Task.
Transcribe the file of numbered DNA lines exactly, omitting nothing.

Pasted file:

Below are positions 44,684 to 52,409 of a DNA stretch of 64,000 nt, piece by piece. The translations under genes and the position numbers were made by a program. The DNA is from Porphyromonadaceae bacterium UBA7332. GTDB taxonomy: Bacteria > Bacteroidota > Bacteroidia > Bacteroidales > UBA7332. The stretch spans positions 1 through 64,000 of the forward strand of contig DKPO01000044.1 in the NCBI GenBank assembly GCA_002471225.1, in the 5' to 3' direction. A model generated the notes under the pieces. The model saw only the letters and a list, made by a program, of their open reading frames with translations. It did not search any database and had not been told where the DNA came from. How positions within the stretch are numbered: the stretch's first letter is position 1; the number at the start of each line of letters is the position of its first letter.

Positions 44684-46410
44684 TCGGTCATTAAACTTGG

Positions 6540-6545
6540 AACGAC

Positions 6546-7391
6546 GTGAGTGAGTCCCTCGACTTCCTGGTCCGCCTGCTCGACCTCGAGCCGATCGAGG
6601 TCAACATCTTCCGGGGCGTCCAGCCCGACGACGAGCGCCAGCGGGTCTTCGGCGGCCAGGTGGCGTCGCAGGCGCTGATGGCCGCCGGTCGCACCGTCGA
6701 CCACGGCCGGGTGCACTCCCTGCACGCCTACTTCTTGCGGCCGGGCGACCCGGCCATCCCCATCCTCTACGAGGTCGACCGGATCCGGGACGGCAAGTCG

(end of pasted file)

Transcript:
Below are positions 44,684 to 52,409 of a DNA stretch of 64,000 nt, piece by piece. The translations under genes and the position numbers were made by a program. The DNA is from Porphyromonadaceae bacterium UBA7332. GTDB taxonomy: Bacteria > Bacteroidota > Bacteroidia > Bacteroidales > UBA7332. The stretch spans positions 1 through 64,000 of the forward strand of contig DKPO01000044.1 in the NCBI GenBank assembly GCA_002471225.1, in the 5' to 3' direction. A model generated the notes under the pieces. The model saw only the letters and a list, made by a program, of their open reading frames with translations. It did not search any database and had not been told where the DNA came from. How positions within the stretch are numbered: the stretch's first letter is position 1; the number at the start of each line of letters is the position of its first letter.

Positions 44684-46410
44684 TCGGTCATTAAACTTGG

Positions 6540-6545
6540 AACGAC

Positions 6546-7391
6546 GTGAGTGAGTCCCTCGACTTCCTGGTCCGCCTGCTCGACCTCGAGCCGATCGAGG
6601 TCAACATCTTCCGGGGCGTCCAGCCCGACGACGAGCGCCAGCGGGTCTTCGGCGGCCAGGTGGCGTCGCAGGCGCTGATGGCCGCCGGTCGCACCGTCGA
6701 CCACGGCCGGGTGCACTCCCTGCACGCCTACTTCTTGCGGCCGGGCGACCCGGCCATCCCCATCCTCTACGAGGTCGACCGGATCCGGGACGGCAAGTCG